- Facilitates total control over one’s water supply.
- Promotes self-sufficiency.
- Offers a competitive water solution for landscape plants and gardens as it is non-chlorinated.
- Can be easily retrofitted to an existing structure or installed during construction of the house.
- Provides extremely flexible and modular systems; thereby facilitating expansion, reconfiguration, or relocation, if need be.
- Cuts down on energy cost of water movement as the collection source and usage points of harvested water are proximal.
Rainwater Harvesting Models
There are broadly two models associated with rainwater harvesting at the domestic level:
Rural Model of Rainwater Harvesting
In the hinterland where roofs of houses are generally built with sheets or Mangalore tiles, rainwater easily flows to the edges thereby facilitating its collection through gutters. Denizens then filter the rainwater through fine cloth. This collected water is used for – domestic purpose; agricultural needs; or for fulfilling the needs of the livestock.
Urban Model of Rainwater Harvesting
In urban locales the rainwater from the roof of the house is collected through rainwater gutters and stored in a storage tank; thereby supporting both potable (post water treatment) and non-potable needs of the family at their doorstep.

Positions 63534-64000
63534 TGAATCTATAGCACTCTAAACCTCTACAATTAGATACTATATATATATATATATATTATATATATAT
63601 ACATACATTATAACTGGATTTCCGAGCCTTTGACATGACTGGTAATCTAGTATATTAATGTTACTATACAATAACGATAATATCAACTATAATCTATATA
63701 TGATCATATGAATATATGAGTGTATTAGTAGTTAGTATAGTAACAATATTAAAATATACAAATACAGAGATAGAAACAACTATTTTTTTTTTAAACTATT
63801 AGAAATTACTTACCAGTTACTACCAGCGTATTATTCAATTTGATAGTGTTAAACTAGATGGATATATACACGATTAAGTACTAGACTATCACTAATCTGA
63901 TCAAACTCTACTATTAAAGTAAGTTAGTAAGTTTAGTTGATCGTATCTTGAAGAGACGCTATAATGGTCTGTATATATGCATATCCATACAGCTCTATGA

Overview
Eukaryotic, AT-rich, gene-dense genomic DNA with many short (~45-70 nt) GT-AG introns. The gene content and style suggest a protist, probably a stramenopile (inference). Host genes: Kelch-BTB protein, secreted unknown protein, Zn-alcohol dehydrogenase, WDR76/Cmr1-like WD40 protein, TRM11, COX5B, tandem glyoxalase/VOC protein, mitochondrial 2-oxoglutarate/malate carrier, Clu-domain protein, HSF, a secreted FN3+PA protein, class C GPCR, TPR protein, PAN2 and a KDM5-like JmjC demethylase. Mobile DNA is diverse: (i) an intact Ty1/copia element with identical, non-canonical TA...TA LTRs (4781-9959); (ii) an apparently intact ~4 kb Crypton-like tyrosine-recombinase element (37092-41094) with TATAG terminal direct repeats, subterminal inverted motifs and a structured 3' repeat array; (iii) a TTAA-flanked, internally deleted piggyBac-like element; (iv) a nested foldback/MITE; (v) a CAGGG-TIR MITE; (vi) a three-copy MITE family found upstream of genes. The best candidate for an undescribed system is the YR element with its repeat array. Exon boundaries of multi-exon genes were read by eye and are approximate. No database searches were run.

Basic Components of Rainwater Harvesting for House
- A catchment area which is generally the rooftop of the house.
- A conveyance system (perhaps piping) to help the captured rainwater travel from the roof to the storage area.
- A storage system (say a barrel, cistern or tank) to contain the rainwater for future use.
- A distribution system to transfer the water from storage to the usage area.
How Much Rain Can Be Collected?
The following formula can help you decide the amount of rainfall that you can collect:
1″ of rain x 1 sq. ft. = 0.623 gallons i.e. 2.8 liters or 1 cm of rain x 1 sq. ft. = 0.01m3
I.e. 10 liters.
This means that if you have a thousand sq. ft. (terrace) you can harvest 2800 litres of water within just 1″ of rain, i.e. if annual rainfall is 30″, you can harvest 84000 litres of water, provided you have the storage capacity. Normal tankers are of 5000 litre capacity, so you can harvest almost 16 to 17 tankers of water. Please note that our, total daily demand of water is 70 to 135 litre/day per person depending upon one’s lifestyle. Thus, a family of 5 can store around 125 days’ water requirement.
You may be confused about which type of tank can be used for collecting rainwater then, this article will help you to choose right one as per your needs.
Different Ways of Collecting Rainwater